authentic social media

It’s far too easy to get hung up on achieving a certain number of followers on social media (we all want the 10k swipe up feature, right?!). But if those followers aren’t that interested in what you’re posting and don’t convert into sales or clients, it’s all a waste of time. Using these tips you can build an authentic social media following that feels much more like a community than just empty numbers.

1. Speak your own language.

This is going to sound like an obvious one but our social media needs to sound like us. So many people fall into the trap of thinking they need to use fancy words in order to appear to be an expert.

You are an expert.

You know your stuff.

And that will shine through through the value you offer and the incredible work that you do. But you’ll never attract the right people to you unless you speak your own language – the way you’d actually speak in real life.

Otherwise, all you’ll do is overcomplicate everything and perhaps come off as a bit boring. The quick tip here is before posting, read your caption aloud. Does it sound natural? Is it something you’d actually say in real life? Edit until it captures your tone of voice.

2. Allow yourself to be vulnerable.

This is a tricky line but one we all need to walk if we’re going to build an authentic following. People no longer want the exclusively glossy, aspirational side of social media. They want to see the hard stuff, the stuff that makes you relatable. But being vulnerable as a marketing tactic can be a bit icky. And simply sharing the awful for the sake of it runs the risk of dragging people down without offering them anything.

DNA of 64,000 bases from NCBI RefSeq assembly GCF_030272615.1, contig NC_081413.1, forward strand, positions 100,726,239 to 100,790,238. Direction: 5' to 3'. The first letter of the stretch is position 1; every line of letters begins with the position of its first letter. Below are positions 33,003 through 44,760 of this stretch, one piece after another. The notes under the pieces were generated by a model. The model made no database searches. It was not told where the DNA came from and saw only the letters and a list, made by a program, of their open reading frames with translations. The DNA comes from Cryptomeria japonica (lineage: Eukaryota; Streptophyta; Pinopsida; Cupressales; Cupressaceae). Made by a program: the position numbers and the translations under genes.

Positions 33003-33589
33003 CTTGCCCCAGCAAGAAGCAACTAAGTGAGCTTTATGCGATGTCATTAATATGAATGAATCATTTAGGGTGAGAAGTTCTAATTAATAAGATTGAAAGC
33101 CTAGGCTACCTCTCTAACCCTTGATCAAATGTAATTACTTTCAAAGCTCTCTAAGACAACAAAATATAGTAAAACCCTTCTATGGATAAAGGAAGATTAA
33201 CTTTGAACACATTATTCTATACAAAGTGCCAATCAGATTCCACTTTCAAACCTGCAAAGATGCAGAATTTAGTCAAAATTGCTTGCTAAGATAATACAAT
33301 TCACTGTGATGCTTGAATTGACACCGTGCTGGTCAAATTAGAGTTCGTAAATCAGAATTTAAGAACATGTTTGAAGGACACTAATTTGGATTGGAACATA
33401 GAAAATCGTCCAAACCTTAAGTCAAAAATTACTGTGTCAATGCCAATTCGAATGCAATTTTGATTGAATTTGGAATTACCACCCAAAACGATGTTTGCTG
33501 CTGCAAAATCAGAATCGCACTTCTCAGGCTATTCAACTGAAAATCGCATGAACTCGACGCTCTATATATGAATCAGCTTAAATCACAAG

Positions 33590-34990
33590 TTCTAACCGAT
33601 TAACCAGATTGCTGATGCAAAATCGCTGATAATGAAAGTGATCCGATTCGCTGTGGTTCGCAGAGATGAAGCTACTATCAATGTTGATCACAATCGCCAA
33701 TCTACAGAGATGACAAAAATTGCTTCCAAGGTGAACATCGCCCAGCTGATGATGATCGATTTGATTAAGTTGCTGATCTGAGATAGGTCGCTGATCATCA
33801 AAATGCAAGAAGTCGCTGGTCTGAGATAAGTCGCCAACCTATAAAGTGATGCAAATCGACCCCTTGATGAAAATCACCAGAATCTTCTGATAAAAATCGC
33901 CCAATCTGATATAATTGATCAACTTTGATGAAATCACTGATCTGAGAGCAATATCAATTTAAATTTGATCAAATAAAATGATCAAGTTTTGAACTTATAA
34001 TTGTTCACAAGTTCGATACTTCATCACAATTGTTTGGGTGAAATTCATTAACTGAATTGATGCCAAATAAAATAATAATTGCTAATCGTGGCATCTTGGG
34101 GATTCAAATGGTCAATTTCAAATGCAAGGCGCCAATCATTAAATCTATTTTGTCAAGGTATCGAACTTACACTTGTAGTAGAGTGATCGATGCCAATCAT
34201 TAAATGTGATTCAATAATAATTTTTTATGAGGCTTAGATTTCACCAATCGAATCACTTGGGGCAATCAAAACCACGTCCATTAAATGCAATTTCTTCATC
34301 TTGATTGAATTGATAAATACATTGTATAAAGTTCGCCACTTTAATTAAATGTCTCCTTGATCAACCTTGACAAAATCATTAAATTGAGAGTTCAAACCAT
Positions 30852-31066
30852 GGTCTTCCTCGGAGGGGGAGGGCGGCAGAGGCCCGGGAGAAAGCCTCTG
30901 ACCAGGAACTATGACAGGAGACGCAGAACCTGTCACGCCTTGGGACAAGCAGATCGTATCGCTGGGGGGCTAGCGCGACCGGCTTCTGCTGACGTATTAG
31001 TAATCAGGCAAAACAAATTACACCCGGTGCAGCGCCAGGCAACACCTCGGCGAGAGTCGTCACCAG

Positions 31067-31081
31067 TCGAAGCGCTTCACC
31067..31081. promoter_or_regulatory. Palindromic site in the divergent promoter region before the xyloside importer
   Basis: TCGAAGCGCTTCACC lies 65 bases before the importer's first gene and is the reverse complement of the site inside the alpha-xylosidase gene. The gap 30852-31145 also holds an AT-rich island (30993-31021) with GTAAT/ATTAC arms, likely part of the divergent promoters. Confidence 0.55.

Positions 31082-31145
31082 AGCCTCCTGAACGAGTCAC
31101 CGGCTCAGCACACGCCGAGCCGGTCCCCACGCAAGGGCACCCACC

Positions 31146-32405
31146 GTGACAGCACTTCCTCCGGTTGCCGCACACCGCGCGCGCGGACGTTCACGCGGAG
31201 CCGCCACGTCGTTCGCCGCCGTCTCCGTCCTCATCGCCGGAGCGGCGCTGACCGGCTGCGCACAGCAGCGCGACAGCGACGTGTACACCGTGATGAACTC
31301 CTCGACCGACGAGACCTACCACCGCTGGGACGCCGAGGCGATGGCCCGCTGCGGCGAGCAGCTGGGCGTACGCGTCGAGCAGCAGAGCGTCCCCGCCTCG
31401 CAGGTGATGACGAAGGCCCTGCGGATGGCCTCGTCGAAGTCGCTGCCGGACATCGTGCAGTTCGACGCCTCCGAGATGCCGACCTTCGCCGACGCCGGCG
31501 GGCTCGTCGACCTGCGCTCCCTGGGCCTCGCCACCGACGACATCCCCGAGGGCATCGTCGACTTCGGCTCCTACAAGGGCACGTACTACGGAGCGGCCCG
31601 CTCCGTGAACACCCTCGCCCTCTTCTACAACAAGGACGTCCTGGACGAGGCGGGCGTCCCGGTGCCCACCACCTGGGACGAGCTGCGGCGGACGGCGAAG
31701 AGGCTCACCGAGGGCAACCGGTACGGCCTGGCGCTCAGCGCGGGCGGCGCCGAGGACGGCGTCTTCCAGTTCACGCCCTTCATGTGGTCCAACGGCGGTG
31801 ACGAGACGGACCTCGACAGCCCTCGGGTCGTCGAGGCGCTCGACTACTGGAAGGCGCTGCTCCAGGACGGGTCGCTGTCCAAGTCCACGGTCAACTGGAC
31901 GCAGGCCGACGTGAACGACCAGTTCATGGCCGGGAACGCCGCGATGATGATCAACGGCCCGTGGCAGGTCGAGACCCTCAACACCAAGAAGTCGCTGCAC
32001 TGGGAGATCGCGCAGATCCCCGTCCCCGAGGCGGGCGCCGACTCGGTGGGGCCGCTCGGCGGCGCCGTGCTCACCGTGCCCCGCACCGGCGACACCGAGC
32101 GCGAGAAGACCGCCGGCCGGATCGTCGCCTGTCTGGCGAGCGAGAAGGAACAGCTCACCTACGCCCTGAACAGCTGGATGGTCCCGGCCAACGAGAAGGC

Before posting, check in with yourself: what is your intention with this piece of content? Will it help people feel less alone or show them how you worked through a difficult situation? Sense how it lands in your body.

If it feels like a valuable piece of the conversation, publish, publish, publish! If not, take a bit of time and see if you can rework it so that it does.

3. Hang out with your people.

Social media is not a one-way street. Make sure the love is flowing in both directions! Build 5 or 10 minutes into your day to like and comment on the posts of people who have liked and commented on yours.

Check out the hashtags you regularly post to and get involved with the conversations that are happening. At its heart, growing an authentic social media following is about community and your people will find you when you’re an active part of it.

Plus, we find a lot more fulfillment through our online spaces this way.

4. Mix real life in with your business.

People shop from small businesses because they want to support you, the person behind it all. Getting to see a behind the scenes peek into how you run things and what your life is like lets people connect with you and helps you stand apart from your competitors and from the soulless big box stores.

If you’re looking for inspiration, Carrie Anne from Mere Souer and Laura Jane Williams both do a fantastic job of this. But we all have to figure out our own social media secret sauce. Some of us will want to share a whole lot of our lives while others have tighter boundaries; both are okay.

When you sense how posting something feels in your body and are clear on your intentions for your content, you’ll know what the right balance is.

5. Have clear intentions for your content.

When you put a piece of content out into the world what do you want it to do for your audience (help them solve a problem, help them feel less alone, teach them to do something)?

What do you want it to do for you (new sales, new email sign-ups, create a connection with someone)?

Having this clarity puts a little bit of manifestation magic into your social media strategy, yes, but it also gives you some clear metrics to start measuring your results against.

Ultimately, by staying true to yourself, engaging your audience, and offering value rather than taking a formulaic approach to social media, you’ll attract people with a genuine interest in your work and your message.